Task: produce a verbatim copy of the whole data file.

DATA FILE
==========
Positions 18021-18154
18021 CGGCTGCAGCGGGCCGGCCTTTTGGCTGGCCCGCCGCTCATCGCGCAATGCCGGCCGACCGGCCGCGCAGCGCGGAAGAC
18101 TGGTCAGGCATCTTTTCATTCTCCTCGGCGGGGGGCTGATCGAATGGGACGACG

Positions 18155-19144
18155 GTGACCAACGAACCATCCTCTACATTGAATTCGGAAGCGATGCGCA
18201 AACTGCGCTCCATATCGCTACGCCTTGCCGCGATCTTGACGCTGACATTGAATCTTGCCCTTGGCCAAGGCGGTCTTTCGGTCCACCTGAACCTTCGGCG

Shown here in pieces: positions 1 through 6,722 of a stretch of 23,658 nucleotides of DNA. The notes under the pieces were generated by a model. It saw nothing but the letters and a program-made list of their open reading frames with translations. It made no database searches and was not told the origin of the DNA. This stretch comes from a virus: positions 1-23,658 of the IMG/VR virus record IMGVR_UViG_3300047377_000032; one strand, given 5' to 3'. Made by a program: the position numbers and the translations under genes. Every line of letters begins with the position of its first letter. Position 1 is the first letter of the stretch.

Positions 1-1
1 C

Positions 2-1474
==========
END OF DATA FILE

Positions 18021-18154
18021 CGGCTGCAGCGGGCCGGCCTTTTGGCTGGCCCGCCGCTCATCGCGCAATGCCGGCCGACCGGCCGCGCAGCGCGGAAGAC
18101 TGGTCAGGCATCTTTTCATTCTCCTCGGCGGGGGGCTGATCGAATGGGACGACG

Positions 18155-19144
18155 GTGACCAACGAACCATCCTCTACATTGAATTCGGAAGCGATGCGCA
18201 AACTGCGCTCCATATCGCTACGCCTTGCCGCGATCTTGACGCTGACATTGAATCTTGCCCTTGGCCAAGGCGGTCTTTCGGTCCACCTGAACCTTCGGCG

Shown here in pieces: positions 1 through 6,722 of a stretch of 23,658 nucleotides of DNA. The notes under the pieces were generated by a model. It saw nothing but the letters and a program-made list of their open reading frames with translations. It made no database searches and was not told the origin of the DNA. This stretch comes from a virus: positions 1-23,658 of the IMG/VR virus record IMGVR_UViG_3300047377_000032; one strand, given 5' to 3'. Made by a program: the position numbers and the translations under genes. Every line of letters begins with the position of its first letter. Position 1 is the first letter of the stretch.

Positions 1-1
1 C

Positions 2-1474